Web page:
Q. In practice, how have you simulated the jumbo package, the bell dozer thing?
COACH FERENTZ: That's a tough one. There are a lot of tough things that are tough to simulate. That's something very unique to Oklahoma and it has been very successful for them. We are going to do our best there. We certainly don't have a quarterback that looks like that. We don't have many tight ends or linebackers that look like that either. And then the other thing obviously at Oklahoma besides having good players, they are very well coached and the pace they play offensively. That's a tough thing to simulate and a tough thing to defend once you get out on the field.
Q. Who has been your bell?
COACH FERENTZ: We have a series of guys. Nothing like the real thing, as they say.
Q. Dealing with a quarterback like Landry Jones, will you plan on just blitzing them to provide pressure or try to suppress the wide receivers through tight man coverage?
COACH FERENTZ: We are not a huge man team. You can start with that. We will do what we do defensively, we are primarily a zone team and try to get pressure with our front run. Like any game, you will try to mix some things in there. The bottom line is we will have to play good team defense, because they have outstanding players out, but they have a lot of outstanding players still on their team that are going to be out there playing.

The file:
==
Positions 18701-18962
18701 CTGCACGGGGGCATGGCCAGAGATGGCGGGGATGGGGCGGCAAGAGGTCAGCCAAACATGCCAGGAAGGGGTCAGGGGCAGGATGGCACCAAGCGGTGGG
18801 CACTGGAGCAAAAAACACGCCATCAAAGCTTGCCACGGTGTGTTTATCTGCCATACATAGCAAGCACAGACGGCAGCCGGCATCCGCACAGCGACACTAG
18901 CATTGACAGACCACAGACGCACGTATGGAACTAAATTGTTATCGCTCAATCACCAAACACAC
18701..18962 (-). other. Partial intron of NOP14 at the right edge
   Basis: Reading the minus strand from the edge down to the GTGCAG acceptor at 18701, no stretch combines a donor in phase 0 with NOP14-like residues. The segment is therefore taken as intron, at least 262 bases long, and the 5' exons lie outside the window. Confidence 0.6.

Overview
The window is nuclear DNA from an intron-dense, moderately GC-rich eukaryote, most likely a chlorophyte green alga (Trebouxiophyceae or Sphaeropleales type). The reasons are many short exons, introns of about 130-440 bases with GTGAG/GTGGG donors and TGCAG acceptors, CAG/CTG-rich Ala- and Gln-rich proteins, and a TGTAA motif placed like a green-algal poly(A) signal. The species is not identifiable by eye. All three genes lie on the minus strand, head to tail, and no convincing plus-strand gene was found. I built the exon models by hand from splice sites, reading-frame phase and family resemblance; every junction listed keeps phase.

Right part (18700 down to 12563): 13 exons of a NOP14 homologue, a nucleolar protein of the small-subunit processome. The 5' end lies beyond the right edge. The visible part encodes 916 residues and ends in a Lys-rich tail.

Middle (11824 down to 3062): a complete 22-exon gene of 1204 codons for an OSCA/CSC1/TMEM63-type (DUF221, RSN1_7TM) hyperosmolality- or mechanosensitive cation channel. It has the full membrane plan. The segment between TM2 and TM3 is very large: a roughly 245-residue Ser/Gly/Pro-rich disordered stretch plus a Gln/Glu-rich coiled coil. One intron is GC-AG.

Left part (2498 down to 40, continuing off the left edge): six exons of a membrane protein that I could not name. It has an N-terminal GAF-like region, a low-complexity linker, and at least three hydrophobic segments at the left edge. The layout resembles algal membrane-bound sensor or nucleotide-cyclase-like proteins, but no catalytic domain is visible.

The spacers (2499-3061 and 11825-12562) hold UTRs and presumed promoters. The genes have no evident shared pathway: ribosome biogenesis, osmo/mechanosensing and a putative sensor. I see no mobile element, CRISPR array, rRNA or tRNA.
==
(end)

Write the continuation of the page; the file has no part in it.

And we look at them offensively, the pace of their offense is very unique and then Landry Jones, it is amazing the parallels between last year's game when we played Gabbert from Missouri who is 10th pick in the draft and tremendous throw. Really had great respect for him coming in, and more so even now. And now we face another quarterback that can just really throw the football very well. So it is going to be a real challenge for us defensively.